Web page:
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As the number and costs of cyber-attacks and data breaches continue to rise, more money is being thrown at the problem. IDC projects that by 2022, organizations will spend $133.8 billion to protect their IT infrastructures against cybersecurity threats.
With this much money being spent, organizations may want to target their efforts as efficiently as possible. Here are three critical areas that represent the most frequent and emerging causes of data breaches, with suggestions on steps you can take to prevent them--without breaking the bank.
1. Flawed cloud configurations
As more data is moved to the cloud, hardly a day goes by when a security incident involving misconfigured cloud storage configurations doesn’t make the headlines. Indeed, the cloud systems of Verizon, GoDaddy, the U.S. Department of Defense, and Capital One have all been compromised in recent years, leading to the breach of millions of customer records
But as we wrote previously, when discussing lessons learned from the Capital One data breach, such incidents are entirely preventable – if cloud users observe the cloud shared responsibility model. That model, stipulated in all cloud service agreements, makes it clear that cloud service providers (CSPs) are responsible for the security of their cloud infrastructure, while customers are responsible for security in the cloud – such as patches and updates, configuration and management tasks, and managing data.
Yet, only 10% of CISOs report that they fully understand the shared responsibility model, and 82% have experienced security incidents due to confusion over who has responsibility for what in the cloud. This can lead to misconfigurations or the mistaken belief that executives aren’t liable for losses as a result of a cloud breach.
Read more about how you can ensure your cloud data is protected, without overwhelming security teams with alerts and actions.
2. Vulnerable third parties
A study by Opus and Ponemon Institute found that third parties are one of the fastest growing risks to an organization’s sensitive data. Indeed, 59% of companies having experienced a third-party data breach.
Third-party risk management, however, can be extraordinarily challenging, since our vendor networks are growing at an exponential pace. Today, 60% of organizations work with more than 1,000 third parties. Unsurprisingly, only 16% say they take steps to effectively mitigate risk in their vendor ecosystems.
The problem is that the tracking and management of vendor portfolios (including maintaining a record of the results of security audits and questionnaires) often falls to one person with a spreadsheet. If that person leaves, that spreadsheet essentially leaves with them. Without this single source of truth, organizations can quickly become vulnerable to potential security flaws in their vendor networks.
A better approach is to ditch this manual and siloed approach to third-party risk management and replace it with a robust program that incorporates processes, procedures, and technologies for assessing, monitoring, and mitigating vendor cyber risk. One that delivers a heightened level of visibility into the riskiest cyber issues impacting your vendors on a continuous basis and triggers automatic alerts when a vendor’s risk posture changes.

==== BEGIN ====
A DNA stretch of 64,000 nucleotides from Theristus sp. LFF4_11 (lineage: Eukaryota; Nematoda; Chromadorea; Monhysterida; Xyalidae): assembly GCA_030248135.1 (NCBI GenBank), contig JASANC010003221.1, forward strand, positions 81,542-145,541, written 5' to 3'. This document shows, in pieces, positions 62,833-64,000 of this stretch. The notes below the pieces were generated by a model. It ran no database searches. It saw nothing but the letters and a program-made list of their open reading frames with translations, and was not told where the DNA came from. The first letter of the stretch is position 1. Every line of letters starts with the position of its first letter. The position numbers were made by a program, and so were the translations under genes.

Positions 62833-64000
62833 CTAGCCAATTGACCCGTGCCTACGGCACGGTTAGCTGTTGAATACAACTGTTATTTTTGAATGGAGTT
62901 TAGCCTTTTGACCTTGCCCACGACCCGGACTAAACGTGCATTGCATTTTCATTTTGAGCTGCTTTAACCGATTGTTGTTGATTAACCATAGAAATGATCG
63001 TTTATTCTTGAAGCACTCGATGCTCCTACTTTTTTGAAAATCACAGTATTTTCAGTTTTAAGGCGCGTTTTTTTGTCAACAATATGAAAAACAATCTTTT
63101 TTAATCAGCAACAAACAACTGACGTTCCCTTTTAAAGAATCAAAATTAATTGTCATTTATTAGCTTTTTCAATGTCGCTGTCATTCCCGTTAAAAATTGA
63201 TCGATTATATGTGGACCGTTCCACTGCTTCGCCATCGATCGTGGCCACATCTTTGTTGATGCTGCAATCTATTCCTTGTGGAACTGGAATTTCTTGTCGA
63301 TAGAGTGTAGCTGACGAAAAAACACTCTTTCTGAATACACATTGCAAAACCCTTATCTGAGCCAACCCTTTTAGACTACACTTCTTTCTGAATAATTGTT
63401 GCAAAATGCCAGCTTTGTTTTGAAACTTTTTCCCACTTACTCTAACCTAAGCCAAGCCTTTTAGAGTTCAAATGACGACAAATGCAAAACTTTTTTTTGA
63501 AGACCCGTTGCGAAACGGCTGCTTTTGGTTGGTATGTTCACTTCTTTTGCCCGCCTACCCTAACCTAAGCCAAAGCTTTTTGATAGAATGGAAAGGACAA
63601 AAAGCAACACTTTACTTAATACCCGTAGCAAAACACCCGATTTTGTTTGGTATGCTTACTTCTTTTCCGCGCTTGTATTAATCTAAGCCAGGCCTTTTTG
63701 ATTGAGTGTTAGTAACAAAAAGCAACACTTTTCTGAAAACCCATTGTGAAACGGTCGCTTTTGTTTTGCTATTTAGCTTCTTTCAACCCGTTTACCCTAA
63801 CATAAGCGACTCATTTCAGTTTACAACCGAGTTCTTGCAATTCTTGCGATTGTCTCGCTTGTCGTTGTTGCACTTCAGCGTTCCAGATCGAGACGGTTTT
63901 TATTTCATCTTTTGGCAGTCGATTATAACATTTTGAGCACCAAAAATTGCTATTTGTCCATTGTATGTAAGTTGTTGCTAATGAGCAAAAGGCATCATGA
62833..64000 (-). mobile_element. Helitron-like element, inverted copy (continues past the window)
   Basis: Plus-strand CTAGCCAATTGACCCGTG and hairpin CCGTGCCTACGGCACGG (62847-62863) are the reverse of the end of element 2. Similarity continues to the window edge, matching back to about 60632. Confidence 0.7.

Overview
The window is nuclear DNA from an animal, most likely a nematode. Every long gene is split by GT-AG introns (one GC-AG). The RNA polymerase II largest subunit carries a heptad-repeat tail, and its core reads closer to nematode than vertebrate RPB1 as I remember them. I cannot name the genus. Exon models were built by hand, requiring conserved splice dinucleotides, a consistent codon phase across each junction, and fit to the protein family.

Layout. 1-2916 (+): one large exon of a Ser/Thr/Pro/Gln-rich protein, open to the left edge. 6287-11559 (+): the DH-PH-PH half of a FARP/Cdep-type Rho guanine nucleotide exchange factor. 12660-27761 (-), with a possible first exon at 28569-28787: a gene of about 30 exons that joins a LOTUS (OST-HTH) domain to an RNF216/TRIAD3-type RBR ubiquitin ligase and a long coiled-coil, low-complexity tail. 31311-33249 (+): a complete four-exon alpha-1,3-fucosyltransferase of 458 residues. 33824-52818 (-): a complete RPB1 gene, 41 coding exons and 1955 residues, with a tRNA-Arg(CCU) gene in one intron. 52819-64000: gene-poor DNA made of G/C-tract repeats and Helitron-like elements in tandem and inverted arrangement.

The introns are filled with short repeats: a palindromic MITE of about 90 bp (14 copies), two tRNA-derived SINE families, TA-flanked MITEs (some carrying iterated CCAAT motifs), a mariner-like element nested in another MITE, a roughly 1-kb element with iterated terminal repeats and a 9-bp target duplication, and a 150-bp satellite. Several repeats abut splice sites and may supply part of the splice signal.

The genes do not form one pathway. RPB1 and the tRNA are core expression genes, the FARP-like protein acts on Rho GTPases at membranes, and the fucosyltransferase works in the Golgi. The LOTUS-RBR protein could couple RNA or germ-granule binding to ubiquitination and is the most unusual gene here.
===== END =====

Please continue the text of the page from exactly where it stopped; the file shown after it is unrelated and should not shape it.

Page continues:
3. Unprotected code repositories
Code and asset repositories, such as GitHub, Docker Hub, and Bitbucket, represent another growing source for data breaches. These cloud-based repositories or file archives are used by application development teams to host source code for software, images, and web pages, and form an essential part of the open source software development process.
Unfortunately, these third-party sites can quickly become your weakest security links. As the recent breach of Docker Hub shows, when a repository is compromised, it’s not what is breached--it’s the scale of the breach.
When code repositories are hacked, thousands of logs, user tokens, and hashed passwords are up for grabs. With the vast amount of code stored in these repositories, hackers have plenty of places to insert malicious code. That code can then be downloaded by other users, infecting their networks and interconnected projects.
Remediation is often the only remedy. This involves combing through your code repositories and autobuilds, looking for suspicious activity in your accounts and projects, and then re-securing them--a time-consuming task that delays the application development pipeline, and has downstream effects on the business.
Much of the risk associated with unprotected code repositories can be mitigated in the first place by treating these code repositories as you would any vendor--by implementing a robust a third-party risk management program. This will enable you to understand the risk posed by these vendors so that you can put measures in place to mitigate the chances of a security incident. Read more about preventing data breaches associated with unprotected code repositories.
Make knowledge your first line of defense against data breaches
Much time and money is invested in technology tools that aid in the detection and protection against these top threats. These tools have their place. But understanding how, why, and where these threats have their genesis is also a vital first line of defense that can significantly improve the effectiveness of your investments without over-taxing security teams.